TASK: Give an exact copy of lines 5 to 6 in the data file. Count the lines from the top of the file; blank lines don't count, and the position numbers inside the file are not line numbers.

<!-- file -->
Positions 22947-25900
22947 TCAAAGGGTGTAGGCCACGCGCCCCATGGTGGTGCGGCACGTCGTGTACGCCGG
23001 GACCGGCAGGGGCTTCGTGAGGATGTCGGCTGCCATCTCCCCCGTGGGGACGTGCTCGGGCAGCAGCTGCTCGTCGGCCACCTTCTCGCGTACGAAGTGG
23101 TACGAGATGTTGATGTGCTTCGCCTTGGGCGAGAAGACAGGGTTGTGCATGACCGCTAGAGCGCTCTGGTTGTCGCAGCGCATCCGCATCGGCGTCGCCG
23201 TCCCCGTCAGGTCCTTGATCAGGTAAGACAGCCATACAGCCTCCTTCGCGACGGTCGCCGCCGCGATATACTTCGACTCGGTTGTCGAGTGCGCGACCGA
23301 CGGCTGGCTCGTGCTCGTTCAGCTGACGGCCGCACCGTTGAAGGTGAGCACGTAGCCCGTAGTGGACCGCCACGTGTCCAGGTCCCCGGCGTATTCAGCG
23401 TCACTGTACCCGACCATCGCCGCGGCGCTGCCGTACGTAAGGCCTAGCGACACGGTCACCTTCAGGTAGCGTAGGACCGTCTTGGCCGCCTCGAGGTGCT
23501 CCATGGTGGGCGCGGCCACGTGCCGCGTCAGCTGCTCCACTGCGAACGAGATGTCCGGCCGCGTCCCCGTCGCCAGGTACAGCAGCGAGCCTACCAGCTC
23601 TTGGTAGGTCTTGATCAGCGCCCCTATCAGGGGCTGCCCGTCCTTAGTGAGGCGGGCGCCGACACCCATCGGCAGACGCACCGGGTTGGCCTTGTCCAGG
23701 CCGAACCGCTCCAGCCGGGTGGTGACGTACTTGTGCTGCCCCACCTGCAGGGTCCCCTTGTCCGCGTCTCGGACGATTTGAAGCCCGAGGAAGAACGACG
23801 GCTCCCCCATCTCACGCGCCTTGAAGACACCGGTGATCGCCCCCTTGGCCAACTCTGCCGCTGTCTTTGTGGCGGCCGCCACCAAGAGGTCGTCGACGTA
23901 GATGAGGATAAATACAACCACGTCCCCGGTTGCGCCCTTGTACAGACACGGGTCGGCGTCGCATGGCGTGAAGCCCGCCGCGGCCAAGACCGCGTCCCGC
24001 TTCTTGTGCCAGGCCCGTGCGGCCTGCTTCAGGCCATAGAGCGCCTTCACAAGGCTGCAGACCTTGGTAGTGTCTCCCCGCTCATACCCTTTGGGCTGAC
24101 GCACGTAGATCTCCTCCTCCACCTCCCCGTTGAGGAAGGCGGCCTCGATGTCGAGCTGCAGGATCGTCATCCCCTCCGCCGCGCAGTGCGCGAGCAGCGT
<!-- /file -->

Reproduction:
23201 TCCCCGTCAGGTCCTTGATCAGGTAAGACAGCCATACAGCCTCCTTCGCGACGGTCGCCGCCGCGATATACTTCGACTCGGTTGTCGAGTGCGCGACCGA
23301 CGGCTGGCTCGTGCTCGTTCAGCTGACGGCCGCACCGTTGAAGGTGAGCACGTAGCCCGTAGTGGACCGCCACGTGTCCAGGTCCCCGGCGTATTCAGCG